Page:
“Because they started much earlier on all of those years are included in the calculation of the yearly average, that pulls down their average, puts them into a lower band, results in a lower pension - there are serious anomalies.”

Mr McGrath said that Fianna Fáil have been consistently ‘on the issue’ since 2012.

Taoiseach Leo Varadkar yesterday defended the Government’s decision to reject a Fianna Fáil motion calling for full pension entitlements to be restored to 36,000 people, 60 per cent of them women, who took time out from the workforce before 1994 or who worked part-time.

He warned against a change being made “in isolation” to the pensions system . He said amendments should be comprehensive, “so we don’t create new injustices”.

But Mr McGrath said: “This evening in the Dáil we are seeking to create a road map whereby this issue can be addressed.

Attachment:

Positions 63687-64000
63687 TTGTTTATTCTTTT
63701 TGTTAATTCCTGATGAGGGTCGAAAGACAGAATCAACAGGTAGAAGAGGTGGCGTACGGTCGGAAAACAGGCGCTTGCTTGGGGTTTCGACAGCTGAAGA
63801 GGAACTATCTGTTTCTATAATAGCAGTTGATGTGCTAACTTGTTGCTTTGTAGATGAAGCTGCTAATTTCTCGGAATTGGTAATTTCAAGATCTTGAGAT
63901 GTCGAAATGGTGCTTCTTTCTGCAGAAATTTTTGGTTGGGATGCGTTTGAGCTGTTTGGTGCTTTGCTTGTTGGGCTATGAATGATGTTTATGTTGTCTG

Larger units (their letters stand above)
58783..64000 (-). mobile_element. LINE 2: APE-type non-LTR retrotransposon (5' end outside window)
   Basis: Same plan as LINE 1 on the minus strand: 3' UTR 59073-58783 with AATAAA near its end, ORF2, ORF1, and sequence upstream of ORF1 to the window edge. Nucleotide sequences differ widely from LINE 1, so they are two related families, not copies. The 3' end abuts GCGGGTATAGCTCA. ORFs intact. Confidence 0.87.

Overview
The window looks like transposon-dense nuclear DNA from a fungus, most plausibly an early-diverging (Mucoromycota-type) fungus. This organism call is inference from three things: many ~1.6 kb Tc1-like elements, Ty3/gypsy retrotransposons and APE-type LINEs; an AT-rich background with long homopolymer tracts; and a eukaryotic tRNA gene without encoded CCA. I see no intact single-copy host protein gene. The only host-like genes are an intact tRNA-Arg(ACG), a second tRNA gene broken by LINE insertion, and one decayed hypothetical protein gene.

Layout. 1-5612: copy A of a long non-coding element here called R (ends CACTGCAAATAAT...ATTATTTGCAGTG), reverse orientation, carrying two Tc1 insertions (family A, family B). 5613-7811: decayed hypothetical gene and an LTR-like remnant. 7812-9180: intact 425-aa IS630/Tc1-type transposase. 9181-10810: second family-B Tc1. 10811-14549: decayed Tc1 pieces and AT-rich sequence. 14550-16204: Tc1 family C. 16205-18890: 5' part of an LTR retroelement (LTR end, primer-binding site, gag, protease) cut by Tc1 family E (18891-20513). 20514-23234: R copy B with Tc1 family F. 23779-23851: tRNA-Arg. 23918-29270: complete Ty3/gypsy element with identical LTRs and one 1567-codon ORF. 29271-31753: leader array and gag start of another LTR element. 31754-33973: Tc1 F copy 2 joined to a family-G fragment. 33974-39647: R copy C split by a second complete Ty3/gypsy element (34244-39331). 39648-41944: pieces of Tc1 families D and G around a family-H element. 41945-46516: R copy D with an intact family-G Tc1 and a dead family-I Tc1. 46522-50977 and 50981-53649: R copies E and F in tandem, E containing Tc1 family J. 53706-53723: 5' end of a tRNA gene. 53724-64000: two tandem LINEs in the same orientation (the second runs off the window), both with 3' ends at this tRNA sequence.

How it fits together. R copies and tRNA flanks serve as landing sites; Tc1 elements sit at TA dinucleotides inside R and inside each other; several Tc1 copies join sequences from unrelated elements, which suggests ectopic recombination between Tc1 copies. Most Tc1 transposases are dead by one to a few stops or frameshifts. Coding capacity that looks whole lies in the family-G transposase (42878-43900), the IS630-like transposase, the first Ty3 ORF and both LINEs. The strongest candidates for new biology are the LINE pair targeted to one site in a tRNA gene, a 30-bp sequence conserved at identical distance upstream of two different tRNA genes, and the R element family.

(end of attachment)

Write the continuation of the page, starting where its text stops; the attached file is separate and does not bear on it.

“We heard from the Taoiseach yesterday that only now are the government preparing to move towards public consultation. Are we really going to be at that point by 2020 and in the interim what’s the message for people?

He denied that Fianna Fáil was “jumping on the bandwagon” as claimed by Sinn Féin.

“It was raised by Dara Calleary with Paschal Donohoe on the Expenditure side, as with any negotiation you don’t get everything you want.

“We need to know from the Government are they going to have a total contributions approach in place by 2020. The people impacted by the devastating 2012 changes - are they going to have to wait until then to get justice in respect of their pensions?”

Mr McGarth acknowledged that tackling the anomalies “will cost real money - we’re not like Sinn Féin, we’re realistic we’re not setting expectations that cannot be delivered.

“It costs €60million to revert to previous bands, and then an additional €10million each subsequent year.”

Winners and losers

Minister for Social Protection Regina Doherty has admitted that the pension system “is not kind” to the people impacted by the 2012 changes.

“Every system has winners and losers. The pensions system at present is the fairest it has ever been,” she told RTE’s Morning Ireland.

However, Ms Doherty did acknowledge that more than 40,000 people were being treated differently because of the 2012 changes to the contributory pension scheme.

The planned public consultation on pensions is an opportunity to rectify the situation she said.